A 26-year-old Israeli woman was arrested on fraud charges in Florida last week after she allegedly tried to cash checks worth $1 million in the name of her 77-year-old husband, whom she married four months earlier.
Lin Helena Halfon faces charges of money laundering, organized fraud, and exploitation of an elderly person. She was ordered held on $1 million bond. It is unclear if she has acquired the services of an attorney.
According to court records, Halfon is accused of attempting to cash a $1 million cashier’s check at a Tampa Amscot Branch on November 7. She allegedly told bank employees that she was going to use the money to buy a yacht in Miami with her husband, Richard Rappaport. But because Rappaport’s name was on the check and he wasn’t there, the bank declined to process the transaction.
Halfon offered bank employees $100,000 to process the transaction, which is more than double Amsot’s standard fee, but they still refused, the arrest affidavit states. Halfon purportedly left and returned a short time later with the same request, only this time she produced three separate checks for $333,333. Amscot employees once again refused to cash the checks, but made copies of her passport, U.S. visa, and the checks. They then informed the police.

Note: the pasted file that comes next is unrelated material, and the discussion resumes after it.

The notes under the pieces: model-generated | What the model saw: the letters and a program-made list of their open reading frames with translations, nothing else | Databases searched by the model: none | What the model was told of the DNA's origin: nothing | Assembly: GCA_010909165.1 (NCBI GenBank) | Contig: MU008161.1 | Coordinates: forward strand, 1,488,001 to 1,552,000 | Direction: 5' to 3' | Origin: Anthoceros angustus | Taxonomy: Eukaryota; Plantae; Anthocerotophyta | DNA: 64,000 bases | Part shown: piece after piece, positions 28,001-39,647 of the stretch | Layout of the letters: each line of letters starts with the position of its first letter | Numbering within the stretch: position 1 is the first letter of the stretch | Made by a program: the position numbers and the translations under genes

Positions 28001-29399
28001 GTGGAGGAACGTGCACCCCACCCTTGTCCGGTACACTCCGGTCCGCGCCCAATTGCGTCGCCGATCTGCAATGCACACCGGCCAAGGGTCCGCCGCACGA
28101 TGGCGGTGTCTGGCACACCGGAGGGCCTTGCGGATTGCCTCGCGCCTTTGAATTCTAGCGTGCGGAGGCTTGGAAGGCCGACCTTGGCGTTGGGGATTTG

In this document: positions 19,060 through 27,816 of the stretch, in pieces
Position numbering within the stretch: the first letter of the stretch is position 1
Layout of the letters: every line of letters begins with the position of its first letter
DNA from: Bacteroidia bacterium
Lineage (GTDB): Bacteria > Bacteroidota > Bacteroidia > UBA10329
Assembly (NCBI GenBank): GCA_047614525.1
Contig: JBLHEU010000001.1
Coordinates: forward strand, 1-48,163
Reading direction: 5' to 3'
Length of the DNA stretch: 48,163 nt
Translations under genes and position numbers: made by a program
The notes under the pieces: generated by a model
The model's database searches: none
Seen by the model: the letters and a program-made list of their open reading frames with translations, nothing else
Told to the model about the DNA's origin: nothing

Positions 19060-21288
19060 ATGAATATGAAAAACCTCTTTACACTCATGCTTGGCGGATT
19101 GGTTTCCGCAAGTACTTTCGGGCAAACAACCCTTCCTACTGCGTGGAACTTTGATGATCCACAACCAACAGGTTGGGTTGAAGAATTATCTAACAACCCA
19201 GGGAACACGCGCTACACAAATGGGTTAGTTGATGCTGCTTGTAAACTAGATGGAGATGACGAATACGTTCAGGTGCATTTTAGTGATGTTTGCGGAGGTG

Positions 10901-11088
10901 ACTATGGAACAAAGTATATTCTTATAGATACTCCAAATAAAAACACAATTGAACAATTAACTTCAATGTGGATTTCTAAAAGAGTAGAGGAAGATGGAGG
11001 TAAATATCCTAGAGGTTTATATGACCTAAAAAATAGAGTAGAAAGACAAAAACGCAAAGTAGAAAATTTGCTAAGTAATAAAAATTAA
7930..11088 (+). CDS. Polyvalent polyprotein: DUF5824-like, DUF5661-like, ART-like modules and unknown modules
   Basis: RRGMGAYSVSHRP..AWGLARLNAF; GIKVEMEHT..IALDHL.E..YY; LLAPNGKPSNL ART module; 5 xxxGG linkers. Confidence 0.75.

When police contacted Rappaport about the checks, he reportedly told them he believed it was a mistake and he’d ask his wife to return them. He wanted to give his wife the benefit of the doubt because he didn’t want her to be deported back to Israel, the affidavit states.
Investigators interviewed Halfon at her apartment on November 12. She purportedly told them she had mailed the checks to her sister in Israel after she had a fight with her husband. She said she would ask her sister to mail them back, according to the affidavit.
Halfon never returned the checks. On November 22, a man with an Orlando address cashed one of the checks for $333,333 at a business called CheckPros in Cateret, New Jersey, the affidavit indicates. The same man cashed a second check for the same amount at the same business five days later. It is unclear if this unnamed person has been charged in the case.
When contacted by an investigator on December 6, Rappaport said he had made arrangements with his wife to get the checks back the next week. He confirmed he’d never signed any of the three checks, enabling investigators to obtain a warrant the following day and order Wells Fargo to freeze the third check. Rappaport finally conceded that he was the victim of fraud and theft on December 10, and that led to Halfon’s arrest at Tampa International Airport on December 16.
Rappaport and Halfon reportedly got their marriage license in Hillsborough County on June 24. The document lists the date and location of their marriage as August 21 at a Sarasota County clerk’s office. Rappaport’s family wasn’t aware of the marriage, sources say.
South Florida Fraud Attorney
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